Idea #5 - Top Trumps
I love top trumps cards and have used them in my lessons to help engage lower ability students in their learning. I have a particular set of 'animal substitution top trumps' cards that I use regularly when teaching the topic. How these can be used in other subjects is by using key people/events and getting students to create their own top trumps cards and assign people/events certain values based on some categories you/they decide upon. For example, in English, you could take all characters from a particular novel (lets say Of Mice and Men) and then get students to rate them on their: likability, nobility, strength etc. Students then assign each character a value for these categories based on what they have learnt about them by reading the novel and then they'd play the game of top trumps in the traditional manner. To make this even more numeracy related you could get students to create sums/calculations instead of just having a single number. This way students would have to first do the sum before deciding whose card was the winner. In Science, this can be done with the Elements, perhaps taking proton number, mass number, number of electrons etc as the categories.
Here's an example of the 'Animal Substitution Top Trumps' I use...
You can download this resource on the TES by clicking on --> http://goo.gl/HTzasQ
Idea #6 - Line Ups (range, median etc)
This can be used in a number of subjects where your students have to measure anything. For example, if they need to measure their heights for a given activity, or perhaps their heart rates in PE. Get them to line up in ascending order and then ask the class to work out the range, median and mode of their heights, heart rates, hand spans, weights etc. In History, you could take this idea further to make a timeline out of students for a certain event, say World War I or II, hand out to them key events, or get them to create these themselves, and then get them to line up in ascending order. Then you could calculate time frames between certain events. I can see this working well in PE too for the speeds at which they complete certain events/tasks.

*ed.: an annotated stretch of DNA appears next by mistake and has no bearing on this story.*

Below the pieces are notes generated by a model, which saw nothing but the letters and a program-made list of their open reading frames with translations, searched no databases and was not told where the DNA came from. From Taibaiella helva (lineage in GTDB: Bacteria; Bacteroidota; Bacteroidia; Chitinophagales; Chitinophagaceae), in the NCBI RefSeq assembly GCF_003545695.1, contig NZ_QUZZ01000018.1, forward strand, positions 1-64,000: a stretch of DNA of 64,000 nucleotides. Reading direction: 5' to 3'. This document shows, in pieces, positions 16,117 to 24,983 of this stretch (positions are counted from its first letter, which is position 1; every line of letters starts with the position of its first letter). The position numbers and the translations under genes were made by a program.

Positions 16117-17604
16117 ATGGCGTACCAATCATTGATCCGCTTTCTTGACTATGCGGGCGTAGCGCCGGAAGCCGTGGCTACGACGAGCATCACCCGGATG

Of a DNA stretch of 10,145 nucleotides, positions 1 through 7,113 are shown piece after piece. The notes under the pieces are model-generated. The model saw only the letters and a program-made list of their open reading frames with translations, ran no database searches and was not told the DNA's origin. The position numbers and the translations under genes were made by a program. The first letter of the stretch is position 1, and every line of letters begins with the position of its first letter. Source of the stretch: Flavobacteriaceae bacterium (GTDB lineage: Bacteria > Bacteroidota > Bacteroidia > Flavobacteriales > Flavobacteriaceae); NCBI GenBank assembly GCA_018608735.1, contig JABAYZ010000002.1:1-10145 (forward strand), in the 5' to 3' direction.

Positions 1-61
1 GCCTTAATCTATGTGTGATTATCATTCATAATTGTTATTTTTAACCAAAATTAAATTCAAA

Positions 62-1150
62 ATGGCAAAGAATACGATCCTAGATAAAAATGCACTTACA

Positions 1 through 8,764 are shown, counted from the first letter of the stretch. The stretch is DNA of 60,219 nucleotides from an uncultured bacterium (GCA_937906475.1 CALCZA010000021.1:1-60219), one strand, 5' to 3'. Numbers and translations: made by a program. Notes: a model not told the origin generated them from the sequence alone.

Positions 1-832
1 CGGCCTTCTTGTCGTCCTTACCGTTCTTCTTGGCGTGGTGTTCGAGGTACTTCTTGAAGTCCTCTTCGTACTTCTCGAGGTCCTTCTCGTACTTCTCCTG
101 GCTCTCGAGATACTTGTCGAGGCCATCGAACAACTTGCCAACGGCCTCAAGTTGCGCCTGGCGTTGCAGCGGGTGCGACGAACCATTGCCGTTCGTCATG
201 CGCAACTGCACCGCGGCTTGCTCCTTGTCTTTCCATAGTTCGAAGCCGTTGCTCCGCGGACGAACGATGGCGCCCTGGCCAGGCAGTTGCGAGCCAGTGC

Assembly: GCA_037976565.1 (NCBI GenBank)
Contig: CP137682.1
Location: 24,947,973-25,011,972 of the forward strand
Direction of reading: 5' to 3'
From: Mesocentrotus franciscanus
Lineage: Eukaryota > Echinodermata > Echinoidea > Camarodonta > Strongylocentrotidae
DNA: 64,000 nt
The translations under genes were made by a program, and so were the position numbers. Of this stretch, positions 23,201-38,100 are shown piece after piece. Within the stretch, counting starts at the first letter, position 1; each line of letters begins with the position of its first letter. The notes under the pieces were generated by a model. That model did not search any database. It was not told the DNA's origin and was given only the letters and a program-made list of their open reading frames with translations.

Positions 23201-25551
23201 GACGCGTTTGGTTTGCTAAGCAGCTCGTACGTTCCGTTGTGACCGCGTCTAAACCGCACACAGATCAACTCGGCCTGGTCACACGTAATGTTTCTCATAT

Idea #7 - Venn Diagrams
Venn Diagrams can be used to compare any 2 (or more) things. In English, they can be used to compare characters in a book. In Science, they can be used to compare elements, In PE, they can be used to compare sporting events. In History, they can be used to compare historical events. In Geography, they could be used to compare natural disasters. In Music, they can be used to compare songs/bands/artists. In Food, they can be used to compare recipes. And so on... . Venn Diagrams can be used as either a starter activity or a plenary. They can also be used for revision purposes if asked to 'compare and contrast...'.
I have a resource on the TES I use when introducing Venn Diagrams (or HCF and LCM) that acts as a starter activity to get students to compare...Batman and Superman or...Shrek and Donkey. Download and adapt them here... http://goo.gl/Qh7NuQ
Idea #8 - Calculator Stories
This idea stems from a resource I found on the TES, you can download that resource here --> http://goo.gl/1AJ80j
Here it is too...
You can therefore take any piece of text, omit any words you can spell by typing in numbers on a calculator and then turning it upside down, and then create a sum for students to answer to reveal the word in the text. You could get students to create their own or prepare them for them as a short starter activity. This would get them reading some key information for your lesson whilst practising their calculator skills. Check whether your students have their calculators on them at all times or whether you'll need to borrow some; they should all have them with them in our school (as long as they have Mathematics on the same day as your lesson)!?
Idea #9 - Cash Reward/Behaviour Tax
an idea I recently read in @TeacherToolkit's #100ideas book...